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Have I totally lost all my commits? I know it was dumb, and for that I am sorry, but it was an innocent mistake, not thinking a workflow through properly.

EDIT

the overwrite was a manual drag and drop, no terminal commands entered.

I am on a mac.

I have time machine, and can retrieve my old new repo (if you know what I mean, my head is melting), but can I merge them (have have since made changes, deadline looking) or should I just reinstate the backup in it's entirety?

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1  
What exactly did you do? Do you have clones elsewhere? –  Lou Franco Apr 21 '11 at 13:34
    
no clones!! I overwrote the folder with an older folder! Now my head is sore (the brick wall seems fine) –  Mild Fuzz Apr 21 '11 at 13:37
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Can you list the exact commands you ran, where you cloned the repo from etc. in detail. As it stands, this question is hopelessly vague. –  Noufal Ibrahim Apr 21 '11 at 13:46
    
before anything else, save what you have, whatever left you have. Then explain exactly what you did –  David Cournapeau Apr 21 '11 at 13:54
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Not sure there was any need for a down vote. Some people, eh? –  Mild Fuzz Apr 21 '11 at 14:00

3 Answers 3

up vote 1 down vote accepted

well, it will be cumbersome, but your commits will probably still be there …

run git fsck --full (might take a while) – it will list all dangling blobs/trees/commits. inspect each danging commit with git log/git show/gitk. when you find a head commit of a branch, recreate the branch with git branch <branchname> <sha1 of commit> (you have to remember your old branch names)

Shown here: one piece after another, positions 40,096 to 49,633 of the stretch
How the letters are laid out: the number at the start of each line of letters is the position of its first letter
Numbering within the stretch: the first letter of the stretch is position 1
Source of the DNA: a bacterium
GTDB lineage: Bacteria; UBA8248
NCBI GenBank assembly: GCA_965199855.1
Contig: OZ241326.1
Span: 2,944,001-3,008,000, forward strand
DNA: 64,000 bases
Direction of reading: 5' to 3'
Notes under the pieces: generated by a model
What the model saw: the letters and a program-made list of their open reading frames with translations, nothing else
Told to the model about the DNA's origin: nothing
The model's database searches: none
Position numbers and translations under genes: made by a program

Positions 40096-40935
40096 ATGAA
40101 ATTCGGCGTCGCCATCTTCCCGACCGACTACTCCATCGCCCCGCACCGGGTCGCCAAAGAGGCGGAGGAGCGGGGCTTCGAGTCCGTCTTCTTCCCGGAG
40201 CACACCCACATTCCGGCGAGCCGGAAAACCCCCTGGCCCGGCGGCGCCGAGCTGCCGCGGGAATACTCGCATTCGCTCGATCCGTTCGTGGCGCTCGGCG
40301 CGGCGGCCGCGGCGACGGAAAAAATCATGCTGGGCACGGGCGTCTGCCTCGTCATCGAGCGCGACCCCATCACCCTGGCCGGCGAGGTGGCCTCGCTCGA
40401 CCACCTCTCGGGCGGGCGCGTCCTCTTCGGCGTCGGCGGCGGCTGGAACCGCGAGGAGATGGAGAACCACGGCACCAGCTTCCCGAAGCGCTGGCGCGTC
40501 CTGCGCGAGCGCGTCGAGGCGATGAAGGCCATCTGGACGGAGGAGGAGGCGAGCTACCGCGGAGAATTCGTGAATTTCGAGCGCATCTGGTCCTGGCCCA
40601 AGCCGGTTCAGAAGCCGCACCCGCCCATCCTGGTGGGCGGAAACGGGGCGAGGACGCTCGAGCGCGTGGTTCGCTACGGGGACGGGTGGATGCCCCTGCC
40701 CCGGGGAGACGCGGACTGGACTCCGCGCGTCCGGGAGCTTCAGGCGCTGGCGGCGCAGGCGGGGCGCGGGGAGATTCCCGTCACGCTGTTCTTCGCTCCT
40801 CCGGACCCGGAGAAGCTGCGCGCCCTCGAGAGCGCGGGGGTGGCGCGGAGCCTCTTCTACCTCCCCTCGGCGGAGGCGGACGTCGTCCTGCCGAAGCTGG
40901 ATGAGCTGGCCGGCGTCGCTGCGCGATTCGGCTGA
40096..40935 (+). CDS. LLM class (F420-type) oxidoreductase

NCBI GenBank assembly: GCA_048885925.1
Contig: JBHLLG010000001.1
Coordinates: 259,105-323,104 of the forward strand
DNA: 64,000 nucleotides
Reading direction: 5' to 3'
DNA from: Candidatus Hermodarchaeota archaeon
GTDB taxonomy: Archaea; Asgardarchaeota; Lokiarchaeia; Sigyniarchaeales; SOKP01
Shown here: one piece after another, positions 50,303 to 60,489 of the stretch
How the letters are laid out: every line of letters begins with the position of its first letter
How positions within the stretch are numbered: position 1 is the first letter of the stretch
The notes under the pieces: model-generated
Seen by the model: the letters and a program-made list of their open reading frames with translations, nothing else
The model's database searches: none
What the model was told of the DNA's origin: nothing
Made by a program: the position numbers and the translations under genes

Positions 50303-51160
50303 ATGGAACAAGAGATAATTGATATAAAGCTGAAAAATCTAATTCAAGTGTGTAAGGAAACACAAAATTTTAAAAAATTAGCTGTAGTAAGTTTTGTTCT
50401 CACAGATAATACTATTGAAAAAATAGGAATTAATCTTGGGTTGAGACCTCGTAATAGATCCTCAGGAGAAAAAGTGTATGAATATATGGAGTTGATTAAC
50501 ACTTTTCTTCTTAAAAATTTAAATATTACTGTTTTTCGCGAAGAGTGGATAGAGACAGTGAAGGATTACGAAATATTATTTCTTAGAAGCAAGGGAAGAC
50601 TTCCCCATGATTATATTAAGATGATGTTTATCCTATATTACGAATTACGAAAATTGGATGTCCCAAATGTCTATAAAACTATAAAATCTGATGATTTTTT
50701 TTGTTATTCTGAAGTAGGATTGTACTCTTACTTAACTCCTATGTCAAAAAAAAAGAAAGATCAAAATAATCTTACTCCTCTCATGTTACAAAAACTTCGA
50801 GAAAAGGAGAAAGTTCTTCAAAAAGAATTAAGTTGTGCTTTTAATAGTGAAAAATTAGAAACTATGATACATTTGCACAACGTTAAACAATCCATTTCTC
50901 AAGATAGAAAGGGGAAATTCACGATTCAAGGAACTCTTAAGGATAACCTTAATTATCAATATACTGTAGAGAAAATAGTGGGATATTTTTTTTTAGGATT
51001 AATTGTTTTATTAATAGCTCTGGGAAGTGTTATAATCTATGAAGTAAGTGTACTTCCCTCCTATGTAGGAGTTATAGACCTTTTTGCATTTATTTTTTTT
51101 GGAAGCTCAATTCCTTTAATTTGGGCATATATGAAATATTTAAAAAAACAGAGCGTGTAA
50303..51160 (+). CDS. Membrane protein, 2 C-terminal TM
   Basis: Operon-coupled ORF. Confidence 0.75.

since you recovered your old repository state using time machine and have your old repository now on your desktop, simplest thing to do for you would be adding a new remote and then fetching the remote commits:

git remote add old-repo /path/to/your/desktop/old-dir/.git
# sorry, no clue what the actual path might be on mac systems (~/Desktop/…?)
git fetch old-repo

after that you will have all branches from your old repository available as old-repo/branchname. to merge them simply issue a git merge old-repo/branch command. this is mere basic git fu to set up a repository as an additional remote and merge its changes (no magic going on here, move along)

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Will this have any effect given the above edits? –  Mild Fuzz Apr 21 '11 at 14:00
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if you're asking about merging the two: yes, you can merge them. they will have a common ancester which can be used as a merge based. remember: git identifies commits with their hash, so the exact same commit will have the exact same hash. everywhere. everytime. –  knittl Apr 21 '11 at 14:07
    
what is the process of doing this? –  Mild Fuzz Apr 21 '11 at 14:08
    
first, find your old commits. secondly, run git merge <branch or commit to be merged>. there's no way around finding your old commits. you could however copy the current (new) state of your repository elsewhere, revert the original repository path to its old state and then pull the changes from your copied repository –  knittl Apr 21 '11 at 14:12
    
I have my old commits, but they are now sat in a different folder on my desktop, how do I pull them all together without overwritting it again? –  Mild Fuzz Apr 21 '11 at 14:28

Windows ? Linux ?

If its Windows you can attempt recovering your files using recovery tools or a hex editor that can directly read the disk. On Linux, I don't know.

But yeah if you have no backups... it's your fault ! =)

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Backups!! of course!!! too much brick-wall-head-banging. –  Mild Fuzz Apr 21 '11 at 13:54

Sometimes, just sometimes you can be lucky. On windows 7, open the properties of the folder and click "Previous Versions".

I was lucky enough to find an old iPhone backup using that technique when it looked like i'd lost all!!

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